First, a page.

SNP leader demands tax responsibility
Sturgeon: ‘indyref will wait until Brexit talks end’
Nicola Sturgeon today accepted that any independence referendum would have to wait until the end of the Brexit negotiations.
Delivering the SNP’s general election manifesto that aimed to rebalance the burden of tax and invest in public services, she said Brexit – especially an extreme Brexit – puts Scotland’s achievements at risk.
“That is why I believe so strongly that at the end of the Brexit process – not now, but when the terms of the deal are known – Scotland must have a choice about our future; a choice between following the UK down the Brexit path or becoming an independent country.
“There is just too much at stake for Brexit simply to be imposed on Scotland, no matter how damaging it turns out to be. Our future must be decided by us, not for us.
“Last year’s Holyrood election delivered the democratic mandate for Scotland having such a choice, and the recent vote of the Scottish Parliament underlined it.
“If the SNP wins a majority of Scottish seats in this election, that will further reinforce our mandate.
‘And in these circumstances, any continued Tory attempts to block Scotland having a choice – when the time is right and the options are clear – would be democratically unsustainable.
“However, that will be a choice for the end of the Brexit process.
“I want to be clear today that this election also presents Scotland with a more immediate opportunity,
In the months ahead, we must make sure that our interests are not ignored in the Brexit negotiations – a vote for the SNP will make sure that Scotland’s voice is heard.”
Ms Sturgeon, speaking to party supporters in Perth, focused her address mainly on a pledge to fight for public services, protecting pensioners, the poor and low paid.
In an impassioned attack on the Conservative party’s record at Westminster and its plans for the future, she said: “In this election, it is vital that we strengthen Scotland’s hand, not Theresa May’s.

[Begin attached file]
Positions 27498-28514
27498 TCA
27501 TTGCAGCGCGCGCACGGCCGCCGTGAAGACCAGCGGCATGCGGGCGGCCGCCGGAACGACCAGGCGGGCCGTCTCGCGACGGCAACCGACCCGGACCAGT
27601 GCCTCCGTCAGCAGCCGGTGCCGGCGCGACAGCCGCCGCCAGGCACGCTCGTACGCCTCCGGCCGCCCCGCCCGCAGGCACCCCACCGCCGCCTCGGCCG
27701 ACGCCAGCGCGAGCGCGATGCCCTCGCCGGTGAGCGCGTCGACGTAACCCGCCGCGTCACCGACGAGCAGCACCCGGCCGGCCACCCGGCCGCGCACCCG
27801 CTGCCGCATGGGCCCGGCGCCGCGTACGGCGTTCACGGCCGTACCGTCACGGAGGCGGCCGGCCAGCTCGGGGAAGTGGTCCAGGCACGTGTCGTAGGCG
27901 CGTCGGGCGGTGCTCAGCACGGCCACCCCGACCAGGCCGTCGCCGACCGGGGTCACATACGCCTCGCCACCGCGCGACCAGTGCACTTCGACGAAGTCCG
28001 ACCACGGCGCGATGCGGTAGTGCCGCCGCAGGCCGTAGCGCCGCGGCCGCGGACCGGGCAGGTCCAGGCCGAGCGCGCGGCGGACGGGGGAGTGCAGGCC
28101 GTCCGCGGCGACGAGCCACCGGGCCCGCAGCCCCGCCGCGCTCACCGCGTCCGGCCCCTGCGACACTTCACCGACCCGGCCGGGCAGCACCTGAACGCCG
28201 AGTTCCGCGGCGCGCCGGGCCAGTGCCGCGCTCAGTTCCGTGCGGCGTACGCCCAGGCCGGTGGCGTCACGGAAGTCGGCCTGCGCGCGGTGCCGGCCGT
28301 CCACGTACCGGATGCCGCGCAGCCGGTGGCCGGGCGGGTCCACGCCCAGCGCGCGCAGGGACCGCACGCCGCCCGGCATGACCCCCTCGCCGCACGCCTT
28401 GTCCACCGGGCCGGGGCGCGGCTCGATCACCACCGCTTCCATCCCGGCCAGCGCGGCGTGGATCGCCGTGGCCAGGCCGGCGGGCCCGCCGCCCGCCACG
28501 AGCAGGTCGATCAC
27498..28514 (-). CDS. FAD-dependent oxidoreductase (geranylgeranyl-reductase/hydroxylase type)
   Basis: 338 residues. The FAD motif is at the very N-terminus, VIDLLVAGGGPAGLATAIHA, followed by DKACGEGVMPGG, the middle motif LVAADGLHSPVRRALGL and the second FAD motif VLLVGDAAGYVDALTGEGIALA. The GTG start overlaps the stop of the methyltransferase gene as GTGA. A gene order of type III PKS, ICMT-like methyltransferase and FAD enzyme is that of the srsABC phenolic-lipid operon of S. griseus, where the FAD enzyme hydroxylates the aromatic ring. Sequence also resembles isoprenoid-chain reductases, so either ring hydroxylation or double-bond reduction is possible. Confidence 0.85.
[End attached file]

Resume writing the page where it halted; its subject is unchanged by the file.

“Otherwise, much of what we cherish and value will be under threat. The dismantling of the postwar welfare state, already underway, will pick up pace.
“Experts are already predicting the biggest rise in inequality since the 1980s. They say that the incomes of the poorest third of working age households will fall by 10% over the next four years;
“And that Tory policy will drive one million more children across the UK into poverty. Just think about that. One million MORE children.
“That means that by 2021, there could be more than 5 million children across the UK – a number equivalent to the total population of Scotland – living in poverty in one of the richest countries in the world.
“That is shameful and our manifesto puts it at the heart of this election.”
Ms Sturgeon said jobs will be lost as the Tories “threaten to turn their backs, not just on the EU, but on the single market as well.”
She added: “For the Tories, austerity cuts are not simply a policy response to a particular economic situation. They are political dogma – an ideology.
“And as well as damaging our public services, they hold back our economy – that’s why the current UK government has consistently failed to meet all of its fiscal targets.
“So on the public finances, we are setting out a different approach. Our plan has three key aims:
“Firstly, to balance the UK budget for day to day spending by the end of the Parliament, and after that borrowing only to invest;